Twenty-seven-year-old Douglas Kirkland was about an hour into photographing Marilyn Monroe, 35, lying nude in bed, when she told everyone but him to leave the room. “I want us to be alone,” she said. “I find it works better that way.”
It was almost midnight on November 17, 1961, and the Toronto-born, Fort Erie-raised Kirkland was in a Los Angeles studio, shooting the world’s hottest star for the entertainment magazine Look. Today, his lush and sensual images can be viewed at the newly opened show, Life as a Legend: Marilyn Monroe, at the McMichael Canadian Art Collection; the photo session endures as one of Monroe’s best-known.
In a phone interview from L.A. last week, Kirkland, now 76, recalled how he started his career as a teenager taking pictures of babies and weddings for a Fort Erie photo studio. Jobs followed at the town’s Times Review, Welland’s Tribune and a camera shop on Toronto’s Kingsway before he moved to the U.S. “I tried to get work in Canada,” he says, “but there wasn’t much available then.”
In 1958, Kirkland was hired by celebrated New York portrait photographer Irving Penn. This led to a job, three years later, taking fashion pictures for Look. Kirkland’s big break came in the summer of 1961 while on a bathing-suit shoot in California. His editor asked him to head over to Elizabeth Taylor’s set to try to get some shots of her. “Nobody had taken her picture in a while,” says Kirkland. “When she let me photograph her, it put me on the map.”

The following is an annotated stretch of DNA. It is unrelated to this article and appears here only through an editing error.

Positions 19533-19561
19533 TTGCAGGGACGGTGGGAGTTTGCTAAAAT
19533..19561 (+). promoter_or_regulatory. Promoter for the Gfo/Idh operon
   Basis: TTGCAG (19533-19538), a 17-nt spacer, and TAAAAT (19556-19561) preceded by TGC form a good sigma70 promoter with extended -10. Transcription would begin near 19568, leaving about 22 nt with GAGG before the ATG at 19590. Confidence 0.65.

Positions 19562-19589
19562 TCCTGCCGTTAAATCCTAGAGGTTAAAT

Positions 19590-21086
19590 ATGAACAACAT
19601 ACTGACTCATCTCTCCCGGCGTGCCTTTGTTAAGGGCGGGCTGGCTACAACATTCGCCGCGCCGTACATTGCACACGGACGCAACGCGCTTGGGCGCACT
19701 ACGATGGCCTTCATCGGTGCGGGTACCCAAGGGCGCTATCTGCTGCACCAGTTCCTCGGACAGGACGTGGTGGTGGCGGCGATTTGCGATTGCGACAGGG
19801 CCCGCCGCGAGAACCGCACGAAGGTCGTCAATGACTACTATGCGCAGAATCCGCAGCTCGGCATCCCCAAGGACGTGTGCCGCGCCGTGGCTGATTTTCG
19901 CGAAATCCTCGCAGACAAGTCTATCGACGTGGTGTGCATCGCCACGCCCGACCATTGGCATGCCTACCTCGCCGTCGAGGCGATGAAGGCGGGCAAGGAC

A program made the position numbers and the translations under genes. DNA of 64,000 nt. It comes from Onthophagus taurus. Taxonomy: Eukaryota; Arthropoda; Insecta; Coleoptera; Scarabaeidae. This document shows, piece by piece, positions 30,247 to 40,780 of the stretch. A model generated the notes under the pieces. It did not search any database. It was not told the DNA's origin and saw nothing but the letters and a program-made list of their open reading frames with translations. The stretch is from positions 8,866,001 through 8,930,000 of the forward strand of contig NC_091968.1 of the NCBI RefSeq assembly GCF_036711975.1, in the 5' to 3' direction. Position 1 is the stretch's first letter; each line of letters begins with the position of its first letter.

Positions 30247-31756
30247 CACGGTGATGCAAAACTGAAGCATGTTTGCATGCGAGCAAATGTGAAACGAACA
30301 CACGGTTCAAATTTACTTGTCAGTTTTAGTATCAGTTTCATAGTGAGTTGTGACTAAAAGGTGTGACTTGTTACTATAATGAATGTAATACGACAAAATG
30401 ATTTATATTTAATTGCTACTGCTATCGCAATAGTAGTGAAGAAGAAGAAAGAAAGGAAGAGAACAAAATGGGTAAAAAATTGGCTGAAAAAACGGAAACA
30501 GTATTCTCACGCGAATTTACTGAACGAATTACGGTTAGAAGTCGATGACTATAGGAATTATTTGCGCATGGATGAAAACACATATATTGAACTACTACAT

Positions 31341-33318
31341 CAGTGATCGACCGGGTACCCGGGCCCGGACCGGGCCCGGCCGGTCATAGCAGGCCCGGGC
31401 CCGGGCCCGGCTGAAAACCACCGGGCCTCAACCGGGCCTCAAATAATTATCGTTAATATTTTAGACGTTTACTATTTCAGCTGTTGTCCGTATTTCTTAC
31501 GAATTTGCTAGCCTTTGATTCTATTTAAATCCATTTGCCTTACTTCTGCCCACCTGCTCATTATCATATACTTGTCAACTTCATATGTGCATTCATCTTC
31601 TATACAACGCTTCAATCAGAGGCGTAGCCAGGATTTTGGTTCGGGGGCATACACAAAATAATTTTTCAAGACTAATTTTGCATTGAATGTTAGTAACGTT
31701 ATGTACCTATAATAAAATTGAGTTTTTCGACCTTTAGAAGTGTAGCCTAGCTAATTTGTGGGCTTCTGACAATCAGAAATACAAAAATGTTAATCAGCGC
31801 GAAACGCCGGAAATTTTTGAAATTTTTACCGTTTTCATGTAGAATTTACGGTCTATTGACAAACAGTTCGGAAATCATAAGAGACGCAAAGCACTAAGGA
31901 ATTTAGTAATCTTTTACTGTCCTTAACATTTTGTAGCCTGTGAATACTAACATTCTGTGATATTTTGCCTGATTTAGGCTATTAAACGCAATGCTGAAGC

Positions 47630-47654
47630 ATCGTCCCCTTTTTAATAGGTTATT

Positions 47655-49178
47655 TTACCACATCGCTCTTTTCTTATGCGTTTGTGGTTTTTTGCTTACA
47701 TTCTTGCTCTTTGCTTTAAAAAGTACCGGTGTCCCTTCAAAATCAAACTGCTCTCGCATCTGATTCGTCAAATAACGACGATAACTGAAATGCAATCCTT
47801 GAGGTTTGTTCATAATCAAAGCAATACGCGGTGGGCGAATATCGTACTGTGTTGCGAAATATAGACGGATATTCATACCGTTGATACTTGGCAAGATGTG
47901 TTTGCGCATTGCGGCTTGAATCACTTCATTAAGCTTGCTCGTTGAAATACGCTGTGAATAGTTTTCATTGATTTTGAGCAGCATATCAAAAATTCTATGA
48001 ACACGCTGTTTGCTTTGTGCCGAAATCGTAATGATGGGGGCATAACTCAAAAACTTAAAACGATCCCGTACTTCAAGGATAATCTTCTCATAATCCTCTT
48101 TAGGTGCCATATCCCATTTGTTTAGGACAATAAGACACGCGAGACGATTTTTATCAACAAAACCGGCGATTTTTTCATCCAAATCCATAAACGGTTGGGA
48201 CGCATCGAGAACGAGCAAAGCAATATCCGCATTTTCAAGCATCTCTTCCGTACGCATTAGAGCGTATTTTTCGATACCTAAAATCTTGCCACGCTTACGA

In the ensuing months, sessions with Judy Garland, Shirley MacLaine and Marlene Dietrich followed. When Look decided to feature Monroe in its 25th-anniversary edition, Kirkland explains, “I was the fair-haired boy.”
A few days before the shoot, Kirkland flew to Los Angeles, where Marilyn was recuperating from illness and heartbreak. Earlier in the year, her divorce from the playwright Arthur Miller had been finalized. Shortly thereafter, she underwent two surgeries: one on her Fallopian tubes, the other on her gall bladder. But when Kirkland sat down with Monroe to plan for the photo session, she was relaxed and easy to chat with. “We hit it off,” he says. “She was very much the girl next door.”
At that meeting, Monroe came up with the concept for how she would be photographed. “I know what we should do,” she told Kirkland. “I should have nothing on but a silk sheet.” She also explained that she wanted Frank Sinatra on the stereo and Dom Pérignon in her glass.